All works of art focus on territories that have been tread on by many other artists before them. If you’re attached the methods of a classic piece to convey a specific message, you might be adverse to a newer attempt that aims to shed light on the same subject. While it is easy to still enjoy new views on maybe just a visceral level (for example), it takes a clever mind to open up new avenues to that familiar theme. With his second feature narrative, writer and director Kogonada has done just that in, After Yang.
In the undefined future, android like creations are available for people to procure as companions for those in need. Jake and Kyra (Colin Farrell and Jodie Tuner-Smith) bought Yang (Justin H. Min) to be an older brother to the daughter they adopted, Mika (Malea Emma Tjandrawidjaja). In their eyes, Yang was a way to keep Mika knowledgeable and connected to her Chinese roots. Yet to Mika, he is nothing more than the brother she loves. One day, after Yang unexpectedly shuts down, Jake learns more about Yang than he thought existed while attempting to have him fixed.
Yes, in so many ways this is science fiction. But this isn’t some neo-noir/conspiracy laden paranoia flick. After Yang is quiet, thoughtful, and introspective. Much like the well known popular sci-fi mainstays like your Blade Runners and A.I.s; After Yang could be easily stripped down to the ideas of, “What makes us human? What is the soul?,” etc. But luckily, After Yang explores a broader aspect of some current affair issues that have become the talking points of the 24 hours news cycle. This is a movie that is less about what defines humanity, and much more about how we are all connected; even if we are different parts of a whole.
While there are some in your face clear definitions early on that explore the idea of family being family, even if they are not blood related; more subtle and easy to miss metaphors are infused through-out the picture. It may be simple to say Jake’s connection and living made off Tea of all things is just a ploy to have a connection moment between he and Yang during a flashback. But deeper in the folds of their conversation is another clever exploration into how we all as people should feel about creating and living in a world together.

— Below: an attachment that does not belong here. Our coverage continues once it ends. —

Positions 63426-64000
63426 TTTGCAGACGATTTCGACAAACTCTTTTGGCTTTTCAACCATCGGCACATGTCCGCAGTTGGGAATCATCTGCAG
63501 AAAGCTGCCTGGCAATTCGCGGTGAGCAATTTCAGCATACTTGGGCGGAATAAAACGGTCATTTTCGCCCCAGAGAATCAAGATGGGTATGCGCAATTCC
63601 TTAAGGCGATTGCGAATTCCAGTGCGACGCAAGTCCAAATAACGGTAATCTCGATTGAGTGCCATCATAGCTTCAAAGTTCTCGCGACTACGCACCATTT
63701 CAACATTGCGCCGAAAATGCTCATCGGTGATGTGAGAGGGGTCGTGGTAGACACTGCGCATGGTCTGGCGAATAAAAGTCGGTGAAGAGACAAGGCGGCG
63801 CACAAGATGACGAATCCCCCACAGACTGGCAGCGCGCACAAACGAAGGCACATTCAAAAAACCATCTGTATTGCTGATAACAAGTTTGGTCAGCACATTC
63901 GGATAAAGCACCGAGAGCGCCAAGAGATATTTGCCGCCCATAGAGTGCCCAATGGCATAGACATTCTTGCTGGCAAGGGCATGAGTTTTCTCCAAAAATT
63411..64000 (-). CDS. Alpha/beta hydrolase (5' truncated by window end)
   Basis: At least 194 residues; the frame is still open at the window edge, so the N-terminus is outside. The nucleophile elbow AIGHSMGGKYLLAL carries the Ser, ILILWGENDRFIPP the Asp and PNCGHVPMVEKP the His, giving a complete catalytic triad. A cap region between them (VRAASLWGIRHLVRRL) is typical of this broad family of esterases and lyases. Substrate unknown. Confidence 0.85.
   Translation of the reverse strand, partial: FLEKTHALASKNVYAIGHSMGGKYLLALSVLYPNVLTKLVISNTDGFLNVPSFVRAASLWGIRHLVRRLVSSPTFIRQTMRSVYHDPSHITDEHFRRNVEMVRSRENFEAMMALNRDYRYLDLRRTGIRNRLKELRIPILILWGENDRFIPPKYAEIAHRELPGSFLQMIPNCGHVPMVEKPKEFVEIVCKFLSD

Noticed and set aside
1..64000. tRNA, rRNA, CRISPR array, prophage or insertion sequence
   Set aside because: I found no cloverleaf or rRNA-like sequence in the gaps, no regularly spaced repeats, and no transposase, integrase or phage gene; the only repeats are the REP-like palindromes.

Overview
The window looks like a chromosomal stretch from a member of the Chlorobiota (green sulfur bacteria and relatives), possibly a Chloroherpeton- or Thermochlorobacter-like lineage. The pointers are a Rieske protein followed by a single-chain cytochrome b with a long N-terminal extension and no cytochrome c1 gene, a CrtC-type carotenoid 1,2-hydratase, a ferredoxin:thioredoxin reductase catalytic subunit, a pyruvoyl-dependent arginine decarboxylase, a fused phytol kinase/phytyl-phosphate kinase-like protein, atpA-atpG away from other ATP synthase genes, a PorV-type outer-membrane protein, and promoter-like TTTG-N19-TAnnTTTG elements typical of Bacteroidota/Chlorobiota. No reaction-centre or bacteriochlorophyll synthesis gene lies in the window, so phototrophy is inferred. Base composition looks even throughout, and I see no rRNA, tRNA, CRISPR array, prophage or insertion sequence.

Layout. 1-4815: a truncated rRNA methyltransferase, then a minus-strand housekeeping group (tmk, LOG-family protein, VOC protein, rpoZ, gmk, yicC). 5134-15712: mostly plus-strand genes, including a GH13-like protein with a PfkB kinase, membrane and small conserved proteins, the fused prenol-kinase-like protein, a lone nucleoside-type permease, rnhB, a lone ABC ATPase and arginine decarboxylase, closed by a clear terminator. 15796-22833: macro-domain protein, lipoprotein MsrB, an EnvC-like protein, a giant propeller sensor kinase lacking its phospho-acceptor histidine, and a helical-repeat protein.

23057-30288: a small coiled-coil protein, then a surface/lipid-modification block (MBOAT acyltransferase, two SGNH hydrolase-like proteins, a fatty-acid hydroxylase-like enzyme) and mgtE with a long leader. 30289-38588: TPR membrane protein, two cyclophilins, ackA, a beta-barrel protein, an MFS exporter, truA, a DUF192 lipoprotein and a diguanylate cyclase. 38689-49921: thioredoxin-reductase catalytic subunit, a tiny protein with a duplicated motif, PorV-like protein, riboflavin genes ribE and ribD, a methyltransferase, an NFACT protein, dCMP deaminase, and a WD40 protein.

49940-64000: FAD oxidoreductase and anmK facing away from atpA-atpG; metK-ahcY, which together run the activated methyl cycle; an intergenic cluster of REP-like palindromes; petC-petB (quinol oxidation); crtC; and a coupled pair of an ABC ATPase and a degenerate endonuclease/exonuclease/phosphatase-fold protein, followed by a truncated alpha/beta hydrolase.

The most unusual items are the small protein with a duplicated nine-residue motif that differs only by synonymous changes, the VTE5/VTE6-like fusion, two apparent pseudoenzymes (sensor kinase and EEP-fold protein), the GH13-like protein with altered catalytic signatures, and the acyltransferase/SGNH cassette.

Further more, in a scene where Jake questions Ana (Haley Lu Richardson)– a friend of Yang’s that Jake never knew existed– he wonders if Yang ever dreamt of being human. In response, Ana scoffs at the idea why all humans have to wonder if everything is striving to just be like them. But, Yang did wonder if he was really Chinese. That might be the most brilliant thing I’ve seen/heard from a film in a long time. In a world where people kill and claim dominance simply because of where they were born, more people need to start asking why such signifiers need to mean so much. And that is the brilliance of After Yang. It is important to know your identity, your history, your connection to where you came from. No one is telling you to loose it or that is doesn’t matter. But next to another human being, it should define what you mean to each other.
Performance wise, the cast of After Yang hold steady and keep the proceedings on a very natural level. Even through Colin Farrell’s odd Werner Herzog impression. But special attention needs to be shown onto Justin H. Min. Playing the android, the cyborg, the metal machine inside has always been a see-saw for actors in the past. Even the best of them have fought with finding the balance between emotionless learning machine and well taught program to be a tough challenge.
Min really hits the sweet spot here, though. He’s sympathetic and real, all while still showing signs of a misunderstanding somewhere beneath. Those shots of him looking at himself in the mirror are the perfect blend between happiness and thoughtful pondering. If the thought of your own metaphysical ambiguity needed a picture to define it, it would be Justin H. Min looking at a mirror.
To be honest, it took a bit of time and a few more listens to Mitski’s cover of Glide before I really warmed up to After Yang. With a fair amount of time spent to my mind thinking about the explosive family dance off credit sequence, I did get bogged down in that feeling I was about to explore some already well explored territory for a good half an hour. But the pure heartfelt sentimentality that anchors the back end of After Yang won me over in the end.
Final Grade: B+